To put the problem in everyday practical terms, every failure that I've had with one of my vehicles has been a failure of a sensor, never the system being sensed by the sensor.

Am I saying that we should not use feedback sensors? No.

Do we put in two feedback sensors? Perhaps you have heard: A man with one clock knows what time it is. A man with two clocks is never sure. More than two? At some point we run up against practice realities such as size, weight, power and costs.

Epistemic Questions in Software System Safety

C. Michael Holloway presented an interesting paper [Towards a Comprehensive Consideration of Epistemic Questions in Software System Safety] at the 4th System Safety Conference 2009; coauthored with Chris W. Johnson, which you can watch here:

Towards a Comprehensive Consideration of Epistemic Questions in Software System Safety

C M Holloway

From: 4th System safety conference 2009

2009-10-26 12:00:00.0 Manufacturing Channel

>> go to webcast>> recommend to friend

"For any system upon which lives depend, the system should not only be safe, but the designers, operators, and regulators of the system should also know that it is safe. For software intensive systems, universal agreement on what is necessary to justify knowledge of safety does not exist."
To sum up Michael's paper and presentation in a nutshell, Michael says that we are not asking the correct questions to know if our systems are safe. He explores the difference between believing the system is safe, thinking the system is safe, and knowing the system is safe. He covers twelve fundamental questions that we all need to agree on before we, as an industry, can agree our systems are safe. He has thirty questions in all that need to be asked. Many that are asked after there has been an accident. What additional questions would you ask to know if your system is truly safe?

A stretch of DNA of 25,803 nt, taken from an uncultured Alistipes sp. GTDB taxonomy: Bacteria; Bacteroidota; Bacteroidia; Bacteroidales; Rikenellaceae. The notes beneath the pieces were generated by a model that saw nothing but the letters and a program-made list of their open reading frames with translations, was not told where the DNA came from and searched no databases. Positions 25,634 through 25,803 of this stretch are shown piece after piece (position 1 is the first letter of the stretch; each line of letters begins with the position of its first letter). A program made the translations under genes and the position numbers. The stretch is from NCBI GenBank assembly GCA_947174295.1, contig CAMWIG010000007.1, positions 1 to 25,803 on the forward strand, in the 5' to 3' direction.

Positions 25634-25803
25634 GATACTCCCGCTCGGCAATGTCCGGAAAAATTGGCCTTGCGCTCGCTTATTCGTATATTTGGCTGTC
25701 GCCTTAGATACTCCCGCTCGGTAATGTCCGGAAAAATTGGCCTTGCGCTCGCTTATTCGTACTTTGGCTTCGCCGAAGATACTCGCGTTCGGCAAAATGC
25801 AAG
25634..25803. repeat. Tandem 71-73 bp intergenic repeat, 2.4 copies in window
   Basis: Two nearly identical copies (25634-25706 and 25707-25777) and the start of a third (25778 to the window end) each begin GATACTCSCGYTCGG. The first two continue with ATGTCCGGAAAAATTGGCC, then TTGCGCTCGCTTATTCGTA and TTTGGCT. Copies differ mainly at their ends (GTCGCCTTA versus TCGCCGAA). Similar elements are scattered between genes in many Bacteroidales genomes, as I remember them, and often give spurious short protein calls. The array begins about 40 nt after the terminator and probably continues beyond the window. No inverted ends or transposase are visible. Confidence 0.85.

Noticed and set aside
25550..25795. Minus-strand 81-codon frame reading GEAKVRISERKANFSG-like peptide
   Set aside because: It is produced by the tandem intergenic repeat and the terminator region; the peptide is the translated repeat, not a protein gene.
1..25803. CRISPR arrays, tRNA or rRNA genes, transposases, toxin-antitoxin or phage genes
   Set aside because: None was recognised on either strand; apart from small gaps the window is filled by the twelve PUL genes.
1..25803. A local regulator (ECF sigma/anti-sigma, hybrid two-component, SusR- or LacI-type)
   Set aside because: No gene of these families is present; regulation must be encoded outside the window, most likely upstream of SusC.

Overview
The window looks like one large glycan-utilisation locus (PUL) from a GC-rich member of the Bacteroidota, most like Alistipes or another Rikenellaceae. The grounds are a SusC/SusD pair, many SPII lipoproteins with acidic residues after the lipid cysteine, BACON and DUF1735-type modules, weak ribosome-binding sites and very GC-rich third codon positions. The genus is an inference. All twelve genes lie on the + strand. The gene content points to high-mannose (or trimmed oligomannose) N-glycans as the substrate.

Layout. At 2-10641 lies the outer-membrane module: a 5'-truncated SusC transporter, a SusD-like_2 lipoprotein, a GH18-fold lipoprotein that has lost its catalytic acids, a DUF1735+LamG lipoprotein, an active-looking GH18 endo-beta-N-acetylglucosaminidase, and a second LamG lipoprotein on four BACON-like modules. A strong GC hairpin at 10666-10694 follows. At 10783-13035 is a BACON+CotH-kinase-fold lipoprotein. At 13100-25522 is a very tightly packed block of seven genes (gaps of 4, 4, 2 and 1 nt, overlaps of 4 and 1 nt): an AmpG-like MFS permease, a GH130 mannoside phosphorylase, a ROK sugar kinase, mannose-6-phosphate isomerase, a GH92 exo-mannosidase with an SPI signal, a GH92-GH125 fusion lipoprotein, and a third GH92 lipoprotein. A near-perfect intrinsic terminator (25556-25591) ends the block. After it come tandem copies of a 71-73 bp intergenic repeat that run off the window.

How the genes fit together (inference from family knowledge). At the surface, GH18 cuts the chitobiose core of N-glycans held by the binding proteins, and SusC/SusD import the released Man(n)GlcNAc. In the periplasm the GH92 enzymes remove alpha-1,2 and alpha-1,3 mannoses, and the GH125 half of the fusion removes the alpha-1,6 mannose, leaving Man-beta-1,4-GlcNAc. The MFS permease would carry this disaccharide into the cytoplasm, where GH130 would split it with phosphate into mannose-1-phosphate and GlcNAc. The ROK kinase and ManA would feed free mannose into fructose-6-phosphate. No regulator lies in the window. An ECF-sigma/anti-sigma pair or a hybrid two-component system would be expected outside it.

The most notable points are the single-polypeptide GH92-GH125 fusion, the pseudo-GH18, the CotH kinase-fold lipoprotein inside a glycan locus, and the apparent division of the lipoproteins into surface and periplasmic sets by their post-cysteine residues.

Sunday, September 27, 2009

E-Prescribing prior art examples and code.

In my previous post, I talked about what I believed was the first electronic based prescription. I have now posted some scans of that work from long ago, in the section on evils of Software Patents at

Sunday, May 31, 2009

When was the very first electronic prescription used? I say ~1978.

I asked Fred Trotter, advocate of Free Open Source Software, in the Medical Field, a question about FOSS certification of Medical Software.

I mentioned that I did work in this field back in the 70's; In actuality it seems we were creating the field in the 70's. Fred asked that I cover this in my blog, so here we are.

Your work on e-prescribing is an important source of prior-art!! Please consider detailing exactly what you did, and how you did and even source code as well as the dates that you did this on your blog!!" - Fred Trotter